Work with schools to understand what would happen if a student gets labeled as having gamed the system when they haven’t, or vice versa. Never decide for yourself without exploring with users whether the harm is "serious enough."
In this case, a student mislabeled as gaming the system might be reprimanded and a student who isn’t identified may be considered at a mastery level that doesn’t match their needs (below or above, depending on luck). It’s important to share this potential with teachers so that they check in with students labeled as “gaming the system” rather than punishing them automatically.
Yes
There are no rows in this table

Activity 4: What could go wrong?
Most likely, your company’s use case does not pass the above criteria test with flying colors as a perfect ML use case. Threat models like can help you assess for what might go wrong. Edtech products can have a significant positive or negative impact on a child’s life. You should continuously ask "what might go wrong" throughout your design and development process.
Step 1: Realize it is not what you think.
You can't predict everything that might go wrong while sitting at your desk or in your office. Ask the people who will use your product AND those impacted by your product about the use of algorithms. What do (Black and Brown) students and teachers think of your plan to use machine learning in this scenario? What about learning researchers? Students, teachers, administrators, and other members of their community will each have their concerns when they learn that AI or ML is being used in their schools. You should engage in these conversations often and incorporate their concerns as important feedback.
Step 2: Summarize and share all risks with a diverse group of schools, students, and families. Leave time in your development to make changes based on their reactions and concerns. If your users would be concerned with the worst-case scenario, machine learning is likely not the right solution. If users don't feel their concerns have been addressed by the end of your development process, then using these tools is likely not a good idea for this community. Your product cannot be successful without their buy-in.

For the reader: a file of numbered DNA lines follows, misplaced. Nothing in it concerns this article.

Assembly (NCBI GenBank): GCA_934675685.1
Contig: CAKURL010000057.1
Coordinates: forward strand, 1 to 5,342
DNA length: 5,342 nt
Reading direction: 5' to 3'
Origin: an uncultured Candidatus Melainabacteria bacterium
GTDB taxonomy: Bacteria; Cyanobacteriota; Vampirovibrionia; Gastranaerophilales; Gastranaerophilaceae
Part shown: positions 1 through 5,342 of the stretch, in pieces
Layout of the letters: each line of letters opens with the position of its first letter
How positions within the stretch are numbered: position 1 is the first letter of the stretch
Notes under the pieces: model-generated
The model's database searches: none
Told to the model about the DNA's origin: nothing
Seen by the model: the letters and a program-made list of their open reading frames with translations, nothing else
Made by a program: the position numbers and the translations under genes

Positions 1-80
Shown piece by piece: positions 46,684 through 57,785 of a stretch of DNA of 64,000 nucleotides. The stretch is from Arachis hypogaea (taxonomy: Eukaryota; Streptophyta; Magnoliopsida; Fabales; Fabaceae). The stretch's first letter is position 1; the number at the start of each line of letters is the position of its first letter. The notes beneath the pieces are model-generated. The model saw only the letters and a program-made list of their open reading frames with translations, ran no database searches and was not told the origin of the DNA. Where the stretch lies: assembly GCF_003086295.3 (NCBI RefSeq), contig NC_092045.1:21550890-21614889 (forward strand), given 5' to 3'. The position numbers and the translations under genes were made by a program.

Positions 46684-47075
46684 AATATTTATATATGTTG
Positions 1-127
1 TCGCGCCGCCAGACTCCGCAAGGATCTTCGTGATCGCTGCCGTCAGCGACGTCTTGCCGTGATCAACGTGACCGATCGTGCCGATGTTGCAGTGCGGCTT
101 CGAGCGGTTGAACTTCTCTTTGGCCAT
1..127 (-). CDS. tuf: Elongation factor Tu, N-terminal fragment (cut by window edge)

Activity 5: What will it cost?
It may seem too early to assess cost, but this is precisely the time to determine whether you have the resources to create a meaningful and safe ML model. Do not proceed if you don't have the required resources! Consider a (non-exhaustive) list of resources required to be a part of the team:
Tasks
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Question
Responsible
Yes or No
1
Software engineer(s) with significant ML experience understand all the issues laid out by this guide and can execute them over the long term.
LA
Liz Allendorf
Yes
2
Data scientist(s) deeply understand the data going into the ML pipeline and have the resources needed to understand any questions they might have about it.
NH
Nidhi Hebbar
No
3
Social scientist(s) and education expert(s) understand ML enough to monitor the ML process on an ongoing basis and can step in to prevent problematic design choices that may cause harm to students (See section).
MV
Matthew Volk
Unclear
4
We have access to a (large, comprehensive) dataset with labels created by a trusted party or we can create the labels ourselves to acceptable quality. (See the section for more details). Note: This is a huge barrier that many prospective ML projects cannot overcome.
LA
Liz Allendorf
Unclear
5
We have the resources and access required to update the dataset regularly.
LA
Liz Allendorf
Yes
6
We have adequate computing resources. If the resources are not in-house, then we have an engineer who is familiar with commercial computing solutions, and how to use AI/ML on these platforms.
LA
Liz Allendorf
Yes
7
We have the time to develop the solution fully before deploying, then maintaining the solution during deployment (including bug fixes, model retraining, dataset updates, model updates, update deployment etc.).
MJ
Madison Jacobs
Yes
8
We have the funds to maintain and scale these resources as the company grows.
NH
Nidhi Hebbar
Unclear
9
We have the funds and time to adequately test our product with students and teachers, to collect feedback, and to incorporate critical feedback into the product before launch.
NH
Nidhi Hebbar
Unclear
There are no rows in this table
🎯 Conclusion: Is this a good or a bad idea?
Continuously revisit this question before and after making the final decision to deploy. Be careful not to fall into the sunk cost fallacy. It is perfectly natural for a company to realize very late that maintaining an ML system in production is not ethically or financially reasonable for a given use case. Do not try to force a problem into an ML-shaped hole if it does not make sense.
After this section, you'll explore your .